“And I’m an ex-space marine,” Hyren said.
“And I have a slingshot,” Blynn said, “and I know how to use it! Kinda. Unless it decides to do its own thing.” Terra, who was too modest to say anything about herself, just nodded.
“And I am worried about the artefact,” Zoltan said, “as well as your fellow Defender. If that last artefact were to be destroyed, damaged, or magically tampered with, it would throw off the entire spell, possibly with dire consequences. I should see to its security myself.”
Kourage Korbat looked at all of them. “In that case,” he said, “I’m coming with you.” He reached into his briefcase and took out his mask, removing his fedora to pull the mask over his head. “Just let me shoot a Neomail to the Missus, letting her know I’ll be home late.”
“Not to worry,” Isengrim said. “We must eat breakfast, and then we will equip ourselves and be ready to head out.”
Once they were all full of food and ready to go, Judge Hog met them in the lobby. “Are you sure you don’t want anyone else going with you?” he asked the group.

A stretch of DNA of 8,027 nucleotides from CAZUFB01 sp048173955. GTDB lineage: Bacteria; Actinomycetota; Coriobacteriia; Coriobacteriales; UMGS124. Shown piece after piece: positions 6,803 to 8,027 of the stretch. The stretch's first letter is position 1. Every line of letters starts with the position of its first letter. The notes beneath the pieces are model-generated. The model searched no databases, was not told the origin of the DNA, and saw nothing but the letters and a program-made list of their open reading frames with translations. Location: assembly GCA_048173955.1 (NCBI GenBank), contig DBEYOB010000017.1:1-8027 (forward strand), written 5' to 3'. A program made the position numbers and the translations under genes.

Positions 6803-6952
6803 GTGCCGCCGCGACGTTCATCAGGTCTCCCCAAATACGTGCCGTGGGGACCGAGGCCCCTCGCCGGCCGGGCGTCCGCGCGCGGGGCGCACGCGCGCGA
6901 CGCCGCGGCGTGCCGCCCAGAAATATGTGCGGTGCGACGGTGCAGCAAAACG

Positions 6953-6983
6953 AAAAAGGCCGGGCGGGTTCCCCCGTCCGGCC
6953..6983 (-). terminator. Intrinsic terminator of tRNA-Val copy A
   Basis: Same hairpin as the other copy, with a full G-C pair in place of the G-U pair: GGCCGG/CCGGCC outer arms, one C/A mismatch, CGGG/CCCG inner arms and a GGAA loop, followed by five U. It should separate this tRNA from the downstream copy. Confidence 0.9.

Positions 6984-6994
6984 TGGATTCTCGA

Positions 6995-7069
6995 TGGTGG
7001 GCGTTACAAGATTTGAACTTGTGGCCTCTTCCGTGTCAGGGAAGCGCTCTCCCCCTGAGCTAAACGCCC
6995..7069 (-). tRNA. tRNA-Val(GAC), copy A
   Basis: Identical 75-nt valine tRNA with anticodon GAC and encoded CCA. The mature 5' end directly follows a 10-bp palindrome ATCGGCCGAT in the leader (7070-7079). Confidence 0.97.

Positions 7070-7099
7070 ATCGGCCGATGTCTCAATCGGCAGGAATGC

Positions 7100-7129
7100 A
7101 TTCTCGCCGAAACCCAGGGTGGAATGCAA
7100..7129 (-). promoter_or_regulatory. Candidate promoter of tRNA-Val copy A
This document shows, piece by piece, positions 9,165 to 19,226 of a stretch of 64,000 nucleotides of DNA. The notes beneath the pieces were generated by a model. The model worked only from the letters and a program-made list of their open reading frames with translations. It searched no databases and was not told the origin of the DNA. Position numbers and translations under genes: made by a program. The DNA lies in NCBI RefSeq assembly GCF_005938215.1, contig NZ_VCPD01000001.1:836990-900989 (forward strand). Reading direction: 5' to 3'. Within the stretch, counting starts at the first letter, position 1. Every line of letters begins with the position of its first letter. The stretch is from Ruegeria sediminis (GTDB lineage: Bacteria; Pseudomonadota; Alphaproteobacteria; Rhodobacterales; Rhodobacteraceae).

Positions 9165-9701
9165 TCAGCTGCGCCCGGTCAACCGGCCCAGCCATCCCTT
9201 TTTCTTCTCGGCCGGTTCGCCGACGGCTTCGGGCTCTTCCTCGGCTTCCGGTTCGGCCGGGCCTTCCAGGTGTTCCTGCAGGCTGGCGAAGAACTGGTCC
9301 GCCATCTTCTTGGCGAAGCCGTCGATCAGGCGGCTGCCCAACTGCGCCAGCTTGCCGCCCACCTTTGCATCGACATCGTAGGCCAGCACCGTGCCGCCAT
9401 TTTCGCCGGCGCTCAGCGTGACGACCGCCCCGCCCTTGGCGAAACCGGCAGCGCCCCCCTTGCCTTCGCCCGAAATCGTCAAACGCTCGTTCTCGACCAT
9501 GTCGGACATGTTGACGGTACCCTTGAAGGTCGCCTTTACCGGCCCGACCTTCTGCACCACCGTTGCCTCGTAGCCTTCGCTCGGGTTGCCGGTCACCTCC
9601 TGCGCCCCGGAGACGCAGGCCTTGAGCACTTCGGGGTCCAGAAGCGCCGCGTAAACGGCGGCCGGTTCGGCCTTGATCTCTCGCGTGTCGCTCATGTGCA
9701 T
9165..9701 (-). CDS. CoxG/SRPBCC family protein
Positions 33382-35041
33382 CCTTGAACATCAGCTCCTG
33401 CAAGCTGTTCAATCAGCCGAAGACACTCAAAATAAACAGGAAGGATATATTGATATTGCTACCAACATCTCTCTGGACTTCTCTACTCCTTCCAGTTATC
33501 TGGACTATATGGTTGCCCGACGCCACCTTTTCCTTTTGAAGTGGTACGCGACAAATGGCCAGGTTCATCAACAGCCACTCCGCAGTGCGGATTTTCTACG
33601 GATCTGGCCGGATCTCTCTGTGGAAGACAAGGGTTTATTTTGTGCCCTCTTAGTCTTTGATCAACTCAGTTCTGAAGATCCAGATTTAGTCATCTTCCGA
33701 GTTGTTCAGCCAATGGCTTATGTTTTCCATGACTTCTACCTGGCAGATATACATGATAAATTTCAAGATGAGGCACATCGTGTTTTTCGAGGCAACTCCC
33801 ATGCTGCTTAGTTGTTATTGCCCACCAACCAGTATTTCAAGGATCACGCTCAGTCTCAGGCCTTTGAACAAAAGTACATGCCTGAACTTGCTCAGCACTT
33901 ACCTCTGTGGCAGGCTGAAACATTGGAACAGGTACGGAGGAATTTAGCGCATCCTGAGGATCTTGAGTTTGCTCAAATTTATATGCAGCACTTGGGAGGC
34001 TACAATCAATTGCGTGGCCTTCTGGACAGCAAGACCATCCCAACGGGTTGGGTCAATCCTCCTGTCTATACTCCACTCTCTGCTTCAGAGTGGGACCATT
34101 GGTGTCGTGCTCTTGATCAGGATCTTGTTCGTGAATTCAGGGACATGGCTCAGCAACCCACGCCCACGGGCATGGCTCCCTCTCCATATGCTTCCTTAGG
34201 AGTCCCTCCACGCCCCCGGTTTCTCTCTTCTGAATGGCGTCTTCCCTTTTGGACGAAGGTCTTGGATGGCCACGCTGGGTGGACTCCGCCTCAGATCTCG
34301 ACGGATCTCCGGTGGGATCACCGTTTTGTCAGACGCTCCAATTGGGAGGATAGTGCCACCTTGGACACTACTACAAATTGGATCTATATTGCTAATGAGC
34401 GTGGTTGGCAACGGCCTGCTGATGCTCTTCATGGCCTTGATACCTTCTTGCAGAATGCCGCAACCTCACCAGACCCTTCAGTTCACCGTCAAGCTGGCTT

“Lightning Lenny said his surveillance system didn’t see anything out of the ordinary at the Presidential Palace,” Kourage Korbat said. “So whatever’s taking the Masked Intruder so long doesn’t sound catastrophic, at least. Besides, someone has to stay here and keep an eye on HQ!”
“If we need help,” Blynn said, “I’ll send up a signal!” She motioned to her slingshot.
Judge Hog nodded. “Good luck out there,” he said. “I know you’re all skilled. Despite my worrying, I think you’ll be able to handle this.”
Kourage Korbat laughed. “I’ve been doing this for decades!” he said. “Justice will prevail!”
Hyren leaned over to Terra and whispered, “He knows he doesn’t have to use so many corny catchphrases, right?”
“He’s from a different generation,” Terra said with a smile.